The current effort by a small group of fundamentalist religious leaders to exempt their child care and nursery programs from all state health and safety regulations is a mistake. If legislation sponsored by Sen. Larry Haines, R-Carroll, should pass, there would be a set of health and safety rules for all non-religious child care programs and none for church-sponsored programs. Such a division would be a prescription for trouble, and a return to the inconsistent child care regulatory situation that existed prior to 1989.
Recognizing that day care programs should be governed by a minimal set of standards, the General Assembly five years ago removed all the previous exemptions for child care programs run by churches and county recreation and parks departments. In drawing up the regulations, the Maryland Child Care Administration consulted extensively with child care sponsors --
private, public and religious -- before developing standards all should follow. The agency also created a letter of compliance for religious day care centers that exempts them from regulations governing staff education, training standards and program content.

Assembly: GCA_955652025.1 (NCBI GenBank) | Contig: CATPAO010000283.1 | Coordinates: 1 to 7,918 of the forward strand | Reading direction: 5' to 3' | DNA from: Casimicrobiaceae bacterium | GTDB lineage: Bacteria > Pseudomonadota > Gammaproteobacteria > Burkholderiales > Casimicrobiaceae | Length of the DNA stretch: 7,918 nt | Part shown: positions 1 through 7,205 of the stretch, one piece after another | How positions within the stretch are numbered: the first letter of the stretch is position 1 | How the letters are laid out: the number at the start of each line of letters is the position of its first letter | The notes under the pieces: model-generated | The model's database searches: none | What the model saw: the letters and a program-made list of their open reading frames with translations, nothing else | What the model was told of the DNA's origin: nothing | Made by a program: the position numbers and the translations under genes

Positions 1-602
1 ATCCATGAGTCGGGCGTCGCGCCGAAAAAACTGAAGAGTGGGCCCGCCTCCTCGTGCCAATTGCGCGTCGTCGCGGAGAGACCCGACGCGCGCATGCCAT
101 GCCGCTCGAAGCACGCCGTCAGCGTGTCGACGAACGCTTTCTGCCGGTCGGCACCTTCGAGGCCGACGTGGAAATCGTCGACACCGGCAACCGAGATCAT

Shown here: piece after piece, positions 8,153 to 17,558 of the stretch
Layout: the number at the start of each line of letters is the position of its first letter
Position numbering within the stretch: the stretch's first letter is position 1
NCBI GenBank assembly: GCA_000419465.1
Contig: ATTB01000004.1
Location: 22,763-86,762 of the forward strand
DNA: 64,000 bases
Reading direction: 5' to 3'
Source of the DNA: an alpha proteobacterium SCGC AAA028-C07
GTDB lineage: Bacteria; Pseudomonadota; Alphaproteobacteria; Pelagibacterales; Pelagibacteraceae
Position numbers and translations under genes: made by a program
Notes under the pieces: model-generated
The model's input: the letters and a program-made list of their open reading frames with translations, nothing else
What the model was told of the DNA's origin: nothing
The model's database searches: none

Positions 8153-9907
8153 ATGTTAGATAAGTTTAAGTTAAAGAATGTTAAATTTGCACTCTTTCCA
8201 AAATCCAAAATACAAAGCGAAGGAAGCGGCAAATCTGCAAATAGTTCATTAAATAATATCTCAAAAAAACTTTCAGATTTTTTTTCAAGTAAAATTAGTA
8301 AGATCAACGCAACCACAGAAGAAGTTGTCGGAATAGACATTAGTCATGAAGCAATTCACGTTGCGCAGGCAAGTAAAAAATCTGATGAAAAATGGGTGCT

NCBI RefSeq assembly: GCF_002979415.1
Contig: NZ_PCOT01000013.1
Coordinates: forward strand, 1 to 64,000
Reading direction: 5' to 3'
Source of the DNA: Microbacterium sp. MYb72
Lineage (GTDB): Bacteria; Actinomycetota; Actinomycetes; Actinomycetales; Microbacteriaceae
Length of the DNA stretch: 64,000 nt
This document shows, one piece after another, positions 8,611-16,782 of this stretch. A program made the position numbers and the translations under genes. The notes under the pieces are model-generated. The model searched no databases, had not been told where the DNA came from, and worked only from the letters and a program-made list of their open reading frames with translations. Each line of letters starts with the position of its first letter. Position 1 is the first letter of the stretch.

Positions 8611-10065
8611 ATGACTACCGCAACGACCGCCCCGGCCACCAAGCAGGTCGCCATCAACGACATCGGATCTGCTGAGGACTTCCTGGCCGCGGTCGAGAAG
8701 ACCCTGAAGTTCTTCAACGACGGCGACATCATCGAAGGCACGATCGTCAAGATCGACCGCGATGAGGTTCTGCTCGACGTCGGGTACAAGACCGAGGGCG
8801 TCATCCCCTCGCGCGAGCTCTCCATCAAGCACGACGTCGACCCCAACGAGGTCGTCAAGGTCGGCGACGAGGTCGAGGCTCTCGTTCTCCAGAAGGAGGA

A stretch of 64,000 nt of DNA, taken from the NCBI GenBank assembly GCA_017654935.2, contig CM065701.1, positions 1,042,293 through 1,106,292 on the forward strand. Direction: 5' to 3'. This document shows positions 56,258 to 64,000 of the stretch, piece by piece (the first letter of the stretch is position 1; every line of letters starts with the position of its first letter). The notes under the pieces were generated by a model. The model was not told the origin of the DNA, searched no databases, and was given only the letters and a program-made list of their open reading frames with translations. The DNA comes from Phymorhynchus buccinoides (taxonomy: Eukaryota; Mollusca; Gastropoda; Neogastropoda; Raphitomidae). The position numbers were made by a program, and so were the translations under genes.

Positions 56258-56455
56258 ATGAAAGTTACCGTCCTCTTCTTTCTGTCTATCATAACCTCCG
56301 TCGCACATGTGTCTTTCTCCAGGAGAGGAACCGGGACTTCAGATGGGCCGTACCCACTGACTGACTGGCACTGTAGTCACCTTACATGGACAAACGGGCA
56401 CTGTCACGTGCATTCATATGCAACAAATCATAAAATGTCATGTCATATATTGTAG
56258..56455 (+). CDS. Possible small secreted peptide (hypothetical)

The fundamentalist ministers strongly object to the regulations that prohibit the use of corporal punishment. They feel that state bureaucrats are interfering with their right to use a biblically sanctioned form of discipline. Child care administrators are equally adamant about retaining the prohibition because there are other effective methods of discouraging bad behavior.
The proponents of Sen. Haines' bill also object to the requirement that staff members must report suspected child or sexual abuse, even in the face of more frequent cases of abuse in general nowadays. The new regulations only echo existing state law. Staff members of church-run day care centers are now obligated to report any suspected abuse. Creating a loophole would be inexcusable. Child abuse can occur anywhere -- even in religious day care facilities.
To remove hundreds of child care centers from any type of state regulation over the question of corporal punishment is wrong-headed. The purpose of these regulations is to ensure the safety of children. Sacrificing their welfare for a dispute over the proper method of disciplining children is an exercise in twisted logic.